A Feuerbachian Inversion: From Sovereign Rights and Subjects Duties to Citizen Rights and State Duties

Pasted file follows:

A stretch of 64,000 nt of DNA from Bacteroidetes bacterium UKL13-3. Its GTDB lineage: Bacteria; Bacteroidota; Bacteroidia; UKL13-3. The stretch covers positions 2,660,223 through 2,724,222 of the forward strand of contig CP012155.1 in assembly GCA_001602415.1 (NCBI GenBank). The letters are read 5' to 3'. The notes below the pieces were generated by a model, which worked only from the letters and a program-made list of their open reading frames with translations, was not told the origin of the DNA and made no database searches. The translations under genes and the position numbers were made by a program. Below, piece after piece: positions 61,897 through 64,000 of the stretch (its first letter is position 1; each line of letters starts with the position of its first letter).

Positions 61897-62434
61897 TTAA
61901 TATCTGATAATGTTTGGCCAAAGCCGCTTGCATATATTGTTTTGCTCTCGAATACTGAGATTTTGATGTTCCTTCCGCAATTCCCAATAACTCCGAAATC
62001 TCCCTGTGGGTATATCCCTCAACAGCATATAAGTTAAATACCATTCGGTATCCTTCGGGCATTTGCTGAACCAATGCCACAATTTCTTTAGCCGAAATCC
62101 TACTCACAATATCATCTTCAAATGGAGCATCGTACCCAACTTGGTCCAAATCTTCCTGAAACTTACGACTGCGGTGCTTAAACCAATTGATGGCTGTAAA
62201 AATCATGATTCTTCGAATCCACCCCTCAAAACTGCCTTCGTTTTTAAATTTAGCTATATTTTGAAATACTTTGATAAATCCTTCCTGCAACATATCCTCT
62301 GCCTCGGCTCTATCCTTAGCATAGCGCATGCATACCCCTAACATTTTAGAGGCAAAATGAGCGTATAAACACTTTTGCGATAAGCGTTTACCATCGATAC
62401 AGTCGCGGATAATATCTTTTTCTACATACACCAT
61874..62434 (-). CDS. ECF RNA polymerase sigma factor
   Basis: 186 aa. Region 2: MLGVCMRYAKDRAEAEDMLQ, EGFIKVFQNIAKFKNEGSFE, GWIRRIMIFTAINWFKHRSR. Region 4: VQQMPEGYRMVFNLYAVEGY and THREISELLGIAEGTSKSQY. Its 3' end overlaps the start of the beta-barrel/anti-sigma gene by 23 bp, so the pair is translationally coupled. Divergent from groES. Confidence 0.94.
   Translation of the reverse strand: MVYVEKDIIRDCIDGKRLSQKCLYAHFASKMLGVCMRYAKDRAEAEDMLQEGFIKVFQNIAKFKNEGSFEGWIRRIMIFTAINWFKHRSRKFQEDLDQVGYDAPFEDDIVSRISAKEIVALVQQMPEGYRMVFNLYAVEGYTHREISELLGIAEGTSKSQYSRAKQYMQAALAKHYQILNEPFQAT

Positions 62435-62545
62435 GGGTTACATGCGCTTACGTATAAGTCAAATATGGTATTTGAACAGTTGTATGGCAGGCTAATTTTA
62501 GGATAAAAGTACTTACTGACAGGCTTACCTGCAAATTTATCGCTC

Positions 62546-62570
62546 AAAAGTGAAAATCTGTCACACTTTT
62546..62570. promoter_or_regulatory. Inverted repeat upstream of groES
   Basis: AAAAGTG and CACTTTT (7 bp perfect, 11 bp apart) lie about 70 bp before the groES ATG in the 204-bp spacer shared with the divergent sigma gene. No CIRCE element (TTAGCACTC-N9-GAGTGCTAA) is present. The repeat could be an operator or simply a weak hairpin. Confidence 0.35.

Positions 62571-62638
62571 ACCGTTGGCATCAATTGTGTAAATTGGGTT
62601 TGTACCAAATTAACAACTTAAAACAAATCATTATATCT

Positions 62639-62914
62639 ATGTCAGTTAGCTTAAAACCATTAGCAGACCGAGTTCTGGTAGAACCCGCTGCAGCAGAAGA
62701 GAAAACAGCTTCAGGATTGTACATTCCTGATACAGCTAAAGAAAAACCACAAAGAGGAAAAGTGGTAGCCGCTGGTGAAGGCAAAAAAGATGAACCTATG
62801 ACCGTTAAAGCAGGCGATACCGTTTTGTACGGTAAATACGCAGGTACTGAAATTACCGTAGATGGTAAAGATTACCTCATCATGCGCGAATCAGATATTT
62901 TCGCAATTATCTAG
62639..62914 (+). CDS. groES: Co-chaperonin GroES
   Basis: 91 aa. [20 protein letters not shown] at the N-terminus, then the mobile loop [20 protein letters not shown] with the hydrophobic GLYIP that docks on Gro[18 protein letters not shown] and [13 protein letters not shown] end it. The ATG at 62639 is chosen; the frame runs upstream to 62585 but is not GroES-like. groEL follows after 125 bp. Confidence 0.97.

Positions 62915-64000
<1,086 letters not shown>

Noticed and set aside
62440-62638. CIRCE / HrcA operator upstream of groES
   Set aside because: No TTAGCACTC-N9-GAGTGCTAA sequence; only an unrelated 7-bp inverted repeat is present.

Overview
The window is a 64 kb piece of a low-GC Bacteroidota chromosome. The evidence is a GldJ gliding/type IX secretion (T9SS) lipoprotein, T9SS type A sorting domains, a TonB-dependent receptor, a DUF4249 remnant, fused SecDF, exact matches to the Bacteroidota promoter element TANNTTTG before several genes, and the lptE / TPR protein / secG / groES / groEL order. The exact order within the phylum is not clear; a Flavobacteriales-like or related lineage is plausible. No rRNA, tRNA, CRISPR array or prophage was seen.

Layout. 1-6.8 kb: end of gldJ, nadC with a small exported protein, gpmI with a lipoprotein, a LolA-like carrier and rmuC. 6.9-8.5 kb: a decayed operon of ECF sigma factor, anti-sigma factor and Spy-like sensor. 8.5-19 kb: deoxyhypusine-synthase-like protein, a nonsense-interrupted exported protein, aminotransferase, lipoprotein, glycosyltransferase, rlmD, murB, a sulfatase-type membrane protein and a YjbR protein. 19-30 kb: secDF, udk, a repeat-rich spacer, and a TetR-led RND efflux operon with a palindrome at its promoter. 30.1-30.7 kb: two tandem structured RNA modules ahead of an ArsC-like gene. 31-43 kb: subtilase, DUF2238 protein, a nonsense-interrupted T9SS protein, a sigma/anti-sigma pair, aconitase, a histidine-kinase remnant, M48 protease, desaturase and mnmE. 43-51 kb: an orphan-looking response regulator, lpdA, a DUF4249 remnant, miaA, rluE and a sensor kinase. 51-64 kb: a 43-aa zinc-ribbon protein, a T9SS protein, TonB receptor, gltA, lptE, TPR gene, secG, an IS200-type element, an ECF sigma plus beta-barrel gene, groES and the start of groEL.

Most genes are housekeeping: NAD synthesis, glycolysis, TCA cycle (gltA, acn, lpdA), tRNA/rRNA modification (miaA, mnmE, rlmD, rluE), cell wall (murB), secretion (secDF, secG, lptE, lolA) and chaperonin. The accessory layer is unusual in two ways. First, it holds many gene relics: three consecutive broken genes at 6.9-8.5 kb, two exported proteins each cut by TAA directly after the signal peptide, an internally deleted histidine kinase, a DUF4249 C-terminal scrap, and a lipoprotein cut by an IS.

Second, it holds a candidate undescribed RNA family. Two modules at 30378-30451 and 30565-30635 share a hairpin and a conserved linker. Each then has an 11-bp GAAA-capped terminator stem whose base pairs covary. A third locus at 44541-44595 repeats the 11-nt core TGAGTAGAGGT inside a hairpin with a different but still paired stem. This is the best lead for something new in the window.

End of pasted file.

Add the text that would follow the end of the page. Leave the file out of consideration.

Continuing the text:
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The responsibility to protect (R2P) and the Protection of Civilians (PoC) are emerging international norms (or principles) with similar origins and covering similar ground. One of the most attractive features of R2P and PoC is the priority it gives to human rights over state rights. R2P emphasises that states to not have rights to intervene but harmed civilians have rights to protection and states have responsibilities. This radical inversion carries into international norms the 'Feuerbachian' inversion of domestic norms imposed on Westphalian sovereigns by enlightenment thinkers-who insisted that subjects did not have to prove their loyalty to sovereigns but that states had to justify themselves to their citizens. However, there remains concern at potential overreach and abuse and the ways in which the risk of such abuse may be limited. The reservations are at least as firmly grounded in western and Westphalian traditions. However, I will argue that the latter fear should not trump the feelings of empathy for unprotected civilians whose lives and livelihoods are threatened by conflict. The risk of abuse should be recognised and addressed by legal and institutional means.
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